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Appendix 5: A Note on Tanks, Armour, and Anti-Tank Guns in 1941

(See page 173)

1. The German terms used in this note are as follows:

Panzerkampfwagen (Pzkw), or tank

Panzerabwehrkanone (Pak), or anti-tank gun

Kampfwagenkanone (Kwk), or tank gun

Flugabwehrkanone (Flak), or anti-aircraft gun

Sprenggranate (Spgr), or high explosive shell

Panzergranate (Pzgr), or armour piercing shell or shot.

Special attention is drawn to the ‘Pzgr 40’ which was a special light armour-piercing shot with a core of tungsten carbide.

2. By August 1940 the Germans had tested the British tanks and weapons captured in France. They were particularly impressed by the armour on the Matilda II tank, which in front of the hull was 78 mm thick, and noted that only the 88-mm Flak gun would penetrate it at the longer ranges. (This gun had been designed for both low angle and high angle fire). They had decided to replace the 37-mm gun of all Pzkw IIIs by a 50-mm gun, and, in accordance with their general policy of making the frontal armour of a tank capable of resisting its own gun at a given range, they had also decided to increase the armour of the Pzkw III and IV. The first German tank units which went to Libya in February 1941 included Pzkw IIIs armed with the 50-mm gun, although the British did not realize for some time that all the old 37-mm Kwk had been superseded. Pzkw IV was a support tank, mounting a short 75-mm gun which fired a high explosive shell. It was not of great consequence as regards penetration of armour, though it could cause damage to British tanks at long range—3,000 yards or more.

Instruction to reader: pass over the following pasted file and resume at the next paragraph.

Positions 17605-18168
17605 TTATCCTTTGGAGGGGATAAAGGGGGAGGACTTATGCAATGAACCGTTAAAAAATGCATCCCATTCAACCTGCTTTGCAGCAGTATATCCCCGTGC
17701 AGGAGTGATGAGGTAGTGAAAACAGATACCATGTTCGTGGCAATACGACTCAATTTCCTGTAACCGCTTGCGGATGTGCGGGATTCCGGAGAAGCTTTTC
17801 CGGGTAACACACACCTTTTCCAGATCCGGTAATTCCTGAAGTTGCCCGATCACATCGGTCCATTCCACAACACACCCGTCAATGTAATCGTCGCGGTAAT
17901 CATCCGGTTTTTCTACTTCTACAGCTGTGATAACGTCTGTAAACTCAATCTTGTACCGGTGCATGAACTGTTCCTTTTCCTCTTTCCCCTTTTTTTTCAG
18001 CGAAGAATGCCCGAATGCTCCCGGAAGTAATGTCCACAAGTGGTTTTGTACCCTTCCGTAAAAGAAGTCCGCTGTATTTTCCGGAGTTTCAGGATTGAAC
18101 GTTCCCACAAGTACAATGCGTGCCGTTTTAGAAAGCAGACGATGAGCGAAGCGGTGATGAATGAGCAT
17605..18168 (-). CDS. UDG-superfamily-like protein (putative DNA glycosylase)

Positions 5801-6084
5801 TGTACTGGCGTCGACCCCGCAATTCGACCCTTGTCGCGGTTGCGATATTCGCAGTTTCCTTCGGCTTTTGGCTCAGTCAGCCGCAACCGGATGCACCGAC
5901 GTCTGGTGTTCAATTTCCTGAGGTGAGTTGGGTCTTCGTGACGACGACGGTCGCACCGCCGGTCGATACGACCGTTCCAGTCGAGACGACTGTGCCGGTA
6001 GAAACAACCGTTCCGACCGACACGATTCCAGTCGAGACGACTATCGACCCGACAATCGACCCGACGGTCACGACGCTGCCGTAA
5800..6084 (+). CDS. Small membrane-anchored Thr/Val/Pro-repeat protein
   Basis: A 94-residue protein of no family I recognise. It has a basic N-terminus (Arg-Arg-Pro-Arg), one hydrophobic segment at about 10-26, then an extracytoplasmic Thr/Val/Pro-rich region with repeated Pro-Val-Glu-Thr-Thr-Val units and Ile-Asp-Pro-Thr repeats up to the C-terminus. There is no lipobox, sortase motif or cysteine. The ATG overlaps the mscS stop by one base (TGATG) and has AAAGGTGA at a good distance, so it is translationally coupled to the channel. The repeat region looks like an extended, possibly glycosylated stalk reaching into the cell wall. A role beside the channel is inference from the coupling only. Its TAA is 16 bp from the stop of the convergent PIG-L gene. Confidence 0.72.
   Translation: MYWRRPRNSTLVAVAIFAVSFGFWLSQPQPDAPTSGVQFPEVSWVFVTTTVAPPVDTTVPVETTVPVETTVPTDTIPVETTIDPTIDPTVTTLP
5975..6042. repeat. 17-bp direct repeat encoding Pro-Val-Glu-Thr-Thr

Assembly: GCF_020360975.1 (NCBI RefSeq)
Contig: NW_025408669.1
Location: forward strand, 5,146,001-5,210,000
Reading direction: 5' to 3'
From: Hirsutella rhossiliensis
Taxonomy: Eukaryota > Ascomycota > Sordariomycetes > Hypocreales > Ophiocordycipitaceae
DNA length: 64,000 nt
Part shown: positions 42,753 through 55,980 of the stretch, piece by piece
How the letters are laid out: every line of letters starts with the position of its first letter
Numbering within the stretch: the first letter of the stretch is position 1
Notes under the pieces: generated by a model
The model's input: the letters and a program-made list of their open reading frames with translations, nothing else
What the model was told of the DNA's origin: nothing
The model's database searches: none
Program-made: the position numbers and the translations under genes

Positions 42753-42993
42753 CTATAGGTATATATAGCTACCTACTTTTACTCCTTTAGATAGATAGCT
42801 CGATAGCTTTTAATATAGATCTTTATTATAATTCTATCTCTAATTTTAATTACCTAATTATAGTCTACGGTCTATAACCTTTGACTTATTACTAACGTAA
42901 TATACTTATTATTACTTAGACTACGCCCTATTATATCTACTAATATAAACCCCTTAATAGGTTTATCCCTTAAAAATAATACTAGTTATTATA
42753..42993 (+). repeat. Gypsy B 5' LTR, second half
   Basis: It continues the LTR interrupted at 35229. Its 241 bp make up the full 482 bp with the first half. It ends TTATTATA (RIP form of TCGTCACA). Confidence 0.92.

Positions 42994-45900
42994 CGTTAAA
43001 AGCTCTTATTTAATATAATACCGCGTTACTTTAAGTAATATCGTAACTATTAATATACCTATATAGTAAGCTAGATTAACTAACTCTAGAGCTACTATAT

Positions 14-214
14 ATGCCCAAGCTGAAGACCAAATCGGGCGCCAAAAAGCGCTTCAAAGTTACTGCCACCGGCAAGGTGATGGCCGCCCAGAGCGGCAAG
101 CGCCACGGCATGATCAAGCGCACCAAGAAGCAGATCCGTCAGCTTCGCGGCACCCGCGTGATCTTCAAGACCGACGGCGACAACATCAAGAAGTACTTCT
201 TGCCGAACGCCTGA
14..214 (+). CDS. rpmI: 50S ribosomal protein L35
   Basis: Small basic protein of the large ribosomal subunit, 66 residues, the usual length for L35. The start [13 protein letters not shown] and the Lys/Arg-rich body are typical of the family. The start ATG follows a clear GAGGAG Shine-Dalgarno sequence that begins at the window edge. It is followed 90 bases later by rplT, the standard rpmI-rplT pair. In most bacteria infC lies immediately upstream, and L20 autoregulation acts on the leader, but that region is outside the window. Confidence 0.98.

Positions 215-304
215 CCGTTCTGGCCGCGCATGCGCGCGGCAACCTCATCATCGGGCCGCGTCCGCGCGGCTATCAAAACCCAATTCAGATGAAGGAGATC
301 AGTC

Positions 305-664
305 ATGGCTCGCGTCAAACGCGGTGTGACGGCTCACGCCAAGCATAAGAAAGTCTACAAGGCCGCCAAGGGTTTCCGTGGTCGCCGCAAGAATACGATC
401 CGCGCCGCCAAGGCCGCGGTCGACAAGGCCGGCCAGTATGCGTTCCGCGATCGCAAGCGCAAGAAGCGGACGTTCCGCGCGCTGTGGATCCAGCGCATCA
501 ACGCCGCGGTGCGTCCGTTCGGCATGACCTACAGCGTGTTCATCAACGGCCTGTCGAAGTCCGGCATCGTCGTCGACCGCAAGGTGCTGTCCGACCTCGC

3. The German tank and anti-tank weapons which have to be taken into account in the fighting of 1941 include:

(i) 37-mm Pak 35/36.

(ii) 50-mm Pak 38, of 60 calibres.

(iii) 50-mm Kwk, of 42 calibres.

(iv) 88-mm Flak 36. This gun had been designed for both low angle and high angle fire, and as early as 1940 the Germans were designing models to supersede it. One of these later came into service as the 88-mm Flak 41; the other—in 1943—as the 88-mm Pak 43.

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4. The process of replacing 37-mm Pak by 50-mm Pak is clearly shown by a few extracts from German records. On 10th February 1941 Panzerjäger Bn 39 of 5th Light Division had twelve 50-mm Pak out of a total of thirty-three guns. On 12th March Panzerjäger Bn 33 of 15th Panzer Division had eleven out of the same total. By 15th May the 5th Light Division had fifty 37-mm and thirty-six 50-mm Pak guns, and the 15th Panzer Division had thirty-nine 37-mm and eighteen 50-mm. This was roughly the position at the time of BATTLEAXE, but by September 1941 the Germans had 158 anti-tank guns of which 96 were 50-mm Pak 38.

5. Many factors affect the behaviour of a shell or shot on striking an armour plate, and it is impossible to give a simple and categorical answer to the question whether the projectile will or will not penetrate on the battlefield. Calculations and tests serve as guides, but in battle the conditions are so variable that, except in extreme cases, only broad forecasts can be made. The figures in the accompanying table will therefore give some idea of the relative expected performance—other things being equal—of the different weapons, but they cannot be taken as a definite forecast of how any projectile will behave. For example, it may fail to penetrate and yet cause damage.

The table shows clearly (a) the great power of the 88-mm Flak 36, (b) the similarity of the performance of the British 2-pdr tank gun and the 50-mm Kwk—except when the Pzgr 40 was being used at short range, and (c) the superiority of the 50-mm Pak 38 to the British 2-pdr anti-tank gun.